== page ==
Be a cork. Corks don’t sink, no
matter how deep, how polluted the ocean.
The Metsys knows best.
An old-fashioned police cruiser
passes me going the opposite direction. For a brief moment I’m fearful of a
ticket or further punishment. Then I realize a policeman would never stop me.
Everyone knows Big Black Trucks are gifts from The Metsys. The police, largely
figureheads to begin with, can only assist motorists. They cannot punish.
That’s the role of The Metsys.
I turn my thoughts from the police
back to my life. I tremble as I pass the next mile marker.
I bellow my impotent rage at the
radiant skies. My truck echoes my sentiments.
My Big. Black. Truck.
Lying in the dark beside my wife, I
stare at the ceiling and try to think. It's hard to stay focused. The baby
screams all night from somewhere in the pipes.
Today is the proper day for me to pay
my respects to The Metsys. My wife has
yet to emerge from the party room. I hope she remembers today’s significance.
A Beautiful Greeter with a serene
smile waits at the gates surrounding the great marble structure. By way of an
elegant gesture she indicates that I may pass.
Alongside the narrow street I spot
the girl. Today the spooky little sparrow floats within a crimson cape and
hood. I admire her dedication. I know why she’s here. We all want to impress
The Metsys today.
I realize she’s hoping I will help
elevate her standing. I press down on the brake pedal and swerve my Big Black
Truck. She dodges at the last second, but staggers and leans against the marble
wall, playing it up. I flip her off and stomp on the accelerator. She disappears
in a black exhaust cloud.
It never hurts to put on a show when one
knows the Eyes and Spies of The Metsys are watching. Surely The Metsys will be
pleased with both of us.
Inside the great marble structure, I
kneel and face the floor until an Emissary approaches.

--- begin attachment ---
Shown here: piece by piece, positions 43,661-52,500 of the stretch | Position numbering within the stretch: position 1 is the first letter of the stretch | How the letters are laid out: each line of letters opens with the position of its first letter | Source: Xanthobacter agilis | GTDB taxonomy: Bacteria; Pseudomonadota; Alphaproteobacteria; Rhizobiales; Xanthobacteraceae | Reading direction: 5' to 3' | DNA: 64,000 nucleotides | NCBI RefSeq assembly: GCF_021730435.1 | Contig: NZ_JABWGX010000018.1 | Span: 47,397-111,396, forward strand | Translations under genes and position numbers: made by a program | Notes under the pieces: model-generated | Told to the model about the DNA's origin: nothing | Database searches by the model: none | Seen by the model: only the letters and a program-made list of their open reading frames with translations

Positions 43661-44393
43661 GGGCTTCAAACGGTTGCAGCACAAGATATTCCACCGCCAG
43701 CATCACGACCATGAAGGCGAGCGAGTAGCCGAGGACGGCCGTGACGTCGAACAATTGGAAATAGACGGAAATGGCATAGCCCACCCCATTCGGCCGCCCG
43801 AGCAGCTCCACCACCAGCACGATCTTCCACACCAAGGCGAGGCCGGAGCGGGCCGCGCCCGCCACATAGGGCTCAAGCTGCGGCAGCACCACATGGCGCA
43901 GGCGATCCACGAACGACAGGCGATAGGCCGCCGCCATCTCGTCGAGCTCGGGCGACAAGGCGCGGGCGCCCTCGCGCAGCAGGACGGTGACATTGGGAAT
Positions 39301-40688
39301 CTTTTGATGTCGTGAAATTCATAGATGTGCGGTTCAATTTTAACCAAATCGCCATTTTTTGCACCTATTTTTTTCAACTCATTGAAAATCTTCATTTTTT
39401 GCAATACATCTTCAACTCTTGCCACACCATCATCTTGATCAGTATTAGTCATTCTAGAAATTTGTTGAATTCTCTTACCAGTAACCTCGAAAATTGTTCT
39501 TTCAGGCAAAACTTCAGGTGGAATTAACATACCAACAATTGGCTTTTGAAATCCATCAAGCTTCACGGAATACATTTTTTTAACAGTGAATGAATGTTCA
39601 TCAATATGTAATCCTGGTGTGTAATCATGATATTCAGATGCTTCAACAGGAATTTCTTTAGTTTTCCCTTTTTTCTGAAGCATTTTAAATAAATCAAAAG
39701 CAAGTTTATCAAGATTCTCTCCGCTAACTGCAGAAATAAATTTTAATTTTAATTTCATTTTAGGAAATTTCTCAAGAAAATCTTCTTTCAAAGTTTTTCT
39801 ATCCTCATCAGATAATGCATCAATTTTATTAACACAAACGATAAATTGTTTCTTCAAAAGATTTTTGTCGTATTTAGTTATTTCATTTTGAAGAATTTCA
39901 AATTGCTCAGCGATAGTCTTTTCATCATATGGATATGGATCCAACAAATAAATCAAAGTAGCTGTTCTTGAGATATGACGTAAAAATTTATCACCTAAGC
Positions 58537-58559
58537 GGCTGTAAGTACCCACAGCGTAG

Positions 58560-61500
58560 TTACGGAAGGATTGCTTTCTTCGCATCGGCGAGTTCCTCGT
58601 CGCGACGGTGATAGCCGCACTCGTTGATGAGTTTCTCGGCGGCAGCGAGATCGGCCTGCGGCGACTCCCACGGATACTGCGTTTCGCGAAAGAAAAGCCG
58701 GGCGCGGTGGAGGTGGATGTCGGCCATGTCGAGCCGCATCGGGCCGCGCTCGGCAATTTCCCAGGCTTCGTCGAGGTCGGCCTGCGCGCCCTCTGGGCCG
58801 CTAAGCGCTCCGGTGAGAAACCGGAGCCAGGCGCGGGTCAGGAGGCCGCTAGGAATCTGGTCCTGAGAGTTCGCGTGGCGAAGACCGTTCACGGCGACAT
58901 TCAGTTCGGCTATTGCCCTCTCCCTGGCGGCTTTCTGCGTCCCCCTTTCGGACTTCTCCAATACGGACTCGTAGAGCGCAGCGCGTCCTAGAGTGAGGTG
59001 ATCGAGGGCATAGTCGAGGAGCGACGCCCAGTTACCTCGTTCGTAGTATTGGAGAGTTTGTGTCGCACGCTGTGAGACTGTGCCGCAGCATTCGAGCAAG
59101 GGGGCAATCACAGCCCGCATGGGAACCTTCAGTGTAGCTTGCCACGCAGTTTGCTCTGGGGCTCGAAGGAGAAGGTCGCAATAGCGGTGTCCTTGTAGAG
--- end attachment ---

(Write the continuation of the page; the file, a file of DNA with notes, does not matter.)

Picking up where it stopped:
“Your son is already here,” he tells
me. His voice is condescendingly jovial.
I know right away he’s not talking about
the oldest boy. This is my five-year-old he’s referencing.
Damn it. That kid is always in my
hair, demanding my attention. We spent Quality Time together only two weeks ago
and now he repays me by making me look bad in the eyes of The Metsys.
I should get a second Big Black Truck
for putting up with this. Or a go-round in my wife’s party room with her
theater troupe. I have the patience of a saint.
“We would hope that you’re wondering
why we had to bring him here,” the Emissary presses. I don’t have to see his
face to know he’s sneering at my bald spot.
“The Metsys knows best,” I reply. Know
your place. Perpetuate stereotypes.
The Emissary thrusts a hand beneath
my down turned face. Enormous, jewel-encrusted rings grace his fingers. Warts
protrude wherever there are no rings.
I kiss each of the rings and murmur
phrases of allegiance.
The Emissary twists his wrist so that
I end up kissing as many warts as rings.
My knees pop as I stand. The Emissary
beckons me to follow him up a narrow, steep flight of stairs. I get to two
hundred sixty-six and give up on counting.
At last we enter the Emissary’s
chambers. He ascends and seats himself upon a seven-foot-tall throne. Facing
him, and seated atop an antique holy relic only the oldest among us would have
recognized as a wooden ladder, is my younger son. His eyes plead with mine as I
climb the steps on the ladder.
His cheeks have been rouged to make
him look more cherubic. The makeup applied to his eyes and lips borders on
garish. His hair is plastered to one side. He wears a white pressed shirt,
black slacks and a miniature necktie. There’s terror in his eyes, but my
arrival has instilled a glimmer of hope as well.
“Tell the man I’m a good kid, Daddy!
He doesn’t believe me.”
Has he altered his appearance to sway
my opinion of him? Or did the Emissary do it as a formality for the hearing?
“This is not a hearing,” the Emissary
says as if reading my thoughts.
A multitude of Eyes and Spies watch
me now. I could turn my head to look for them, but I know I won’t see them.
“This is simply a clearing of the
air, if you will.” The Emissary waves a glittering hand expansively. “An
opportunity for your son to admit his wrongdoing and atone for it.”
“Daddy, I didn’t--”
“What has my son done?” I ask. I know